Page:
J. So also: 'The short-sightedness of Woman'. i.e. Women can appreciate what is immediately before their eyes-(and they can appreciate nothing else). Yet more opprobrious is the current saying: 'Like a Woman's Benevolence, and a Mean Man's Courage'2C.E⭑2. i.e. a very inferior article. In a still stronger sense, the expression is also employed to denote an excellence merely pretended, as when one reads the Buddhist Sacred Books in public, and then turns to reviling his neighbors. Such incidental testimony to certain Chinese views on the moral nature of Woman, is worth more than a volume of essays on the subject, for the reason that the positions are assumed as self-evident, and are not reached by argument.

The following Verse is by Li Po () the most famous of Chinese poets, who lived in the golden age of Chinese poetry-the Tang Dynasty.


'A beautiful woman rolls the screen,

Deep frowns upon her brow are seen,
We mark the tear-stains all too plain
But can not tell who caused the pain.'


The following is by the same author; the subject is a favorite one with Chinese poets.


'Before my couch the moonbeams bright

Resemble the hoar-frost pure and white;

I raise my eyes to the moon above

But they fall, as I think on the Home I love."




That the present age, whatever it may be, is degenerate as compared with every preceding one, has been a leading tenet in all times and in all lands, and China is no exception. Confucius declared that 'People now-a-days are stupid and yet deceitful' (→ 2^&TK.). Similar observations are proverbial in manifold forms. The Present is not to be compared with the Past' (4.). 'Each generation is inferior to the last' (-7). In Benevolence and Justice the Present is not equal to the Past, but as regards ruin of conscience, the Past can not compete with the Present' (7 £74.). To a similar purport is the following


Showing that the alleged Progress of the Human Race is a fraud, and that all which is strictly essential to Man is his Stomach.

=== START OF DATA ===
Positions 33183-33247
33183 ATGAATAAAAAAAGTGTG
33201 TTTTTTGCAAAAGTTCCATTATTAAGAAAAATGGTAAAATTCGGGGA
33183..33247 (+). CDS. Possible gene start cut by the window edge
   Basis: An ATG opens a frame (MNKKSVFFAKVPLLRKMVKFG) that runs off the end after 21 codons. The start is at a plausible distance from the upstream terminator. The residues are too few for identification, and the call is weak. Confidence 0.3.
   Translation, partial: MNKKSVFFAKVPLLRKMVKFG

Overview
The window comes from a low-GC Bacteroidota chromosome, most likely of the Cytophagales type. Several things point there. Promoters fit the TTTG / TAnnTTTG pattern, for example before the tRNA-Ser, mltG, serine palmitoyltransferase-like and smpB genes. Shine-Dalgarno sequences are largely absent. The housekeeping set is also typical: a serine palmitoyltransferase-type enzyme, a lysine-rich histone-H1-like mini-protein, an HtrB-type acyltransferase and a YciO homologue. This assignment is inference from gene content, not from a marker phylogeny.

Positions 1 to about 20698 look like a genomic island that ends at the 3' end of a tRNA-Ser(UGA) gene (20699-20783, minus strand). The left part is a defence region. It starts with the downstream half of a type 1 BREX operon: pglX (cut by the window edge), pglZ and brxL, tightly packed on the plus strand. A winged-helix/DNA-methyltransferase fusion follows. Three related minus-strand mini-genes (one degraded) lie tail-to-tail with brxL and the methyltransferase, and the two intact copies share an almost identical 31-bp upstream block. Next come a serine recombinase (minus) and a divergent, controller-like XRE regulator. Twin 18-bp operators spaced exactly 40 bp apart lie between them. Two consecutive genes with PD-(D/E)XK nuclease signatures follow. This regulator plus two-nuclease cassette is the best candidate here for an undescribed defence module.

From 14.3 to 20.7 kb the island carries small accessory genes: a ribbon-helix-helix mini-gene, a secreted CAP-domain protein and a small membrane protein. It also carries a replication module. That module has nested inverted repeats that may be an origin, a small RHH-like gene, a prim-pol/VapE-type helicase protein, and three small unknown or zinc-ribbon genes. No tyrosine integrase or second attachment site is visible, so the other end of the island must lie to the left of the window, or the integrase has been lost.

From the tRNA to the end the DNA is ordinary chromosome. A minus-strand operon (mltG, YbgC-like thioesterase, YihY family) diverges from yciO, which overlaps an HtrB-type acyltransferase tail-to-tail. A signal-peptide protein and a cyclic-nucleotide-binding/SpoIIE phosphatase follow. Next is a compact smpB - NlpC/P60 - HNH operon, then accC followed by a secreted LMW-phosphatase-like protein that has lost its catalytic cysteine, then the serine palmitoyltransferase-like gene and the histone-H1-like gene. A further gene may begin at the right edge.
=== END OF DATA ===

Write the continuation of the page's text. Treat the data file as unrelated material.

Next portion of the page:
'Books, Drawing, Chess, and Music, with Odes, and Wine, and Flowers,

These pleasures seven were once the joy of rich men's leisure hours;
But now the tune of life is pitched on a totally different key,

"T is only Fuel, and Rice and Oil, Salt, Vinegar, Pickles and Tea!'



Recapitulating a few facts which the observant Reader may have

discovered for himself, and appending one fact of which he is probably in comparative ignorance.

'When Men grow old their loins are bent, and their heads are drooping too, When Trees grow old the branches dry and the leaves are scant and few; When a Beast grows old his hairless tail between his legs he jams,

When Birds grow old they enter the water and there they are changed to Clams!'



Showing the surprising effects of a difference in the Angle of Vision, imparting the secret of True Happiness as discovered by Little Jack Horner, and concluding by anticipating Robert Burns.

'The Bald man thinks, though his pate is bare
Its luster bright is better than hair;
The Hedgehog chooses filth to eat,

And yet declares his diet is sweet;

The Sea-crab travels his zigzag gait,

And still avers his course is straight;

Oh would some Power the giftie gie us

To see ourselves as others see us!'




Showing the embarassments to which the truly Great Man may

be subjected—especially at night.

'The Heavens are my embroidered spread,
The Earth a blanket for my bed,

And all the stars that fill the sky

Are my companious where I lie.

I dare not stretch my limbs at length

When vexed by midnight's restless dreams,

For fear the Mountains by my strength

I overturn-and spill the Streams!'




Showing how the Soft gets the better of the Hard (✯ ✯M).


'The Tongue is an instrument yielding and pliant
Yet safe in the mouth it forever remains,

While the Teeth are inflexible, hard, and defiant

And frequently broken to pay for their pains.
As we think of it then, this character Jên
Is a joy and delight to all sensible men.'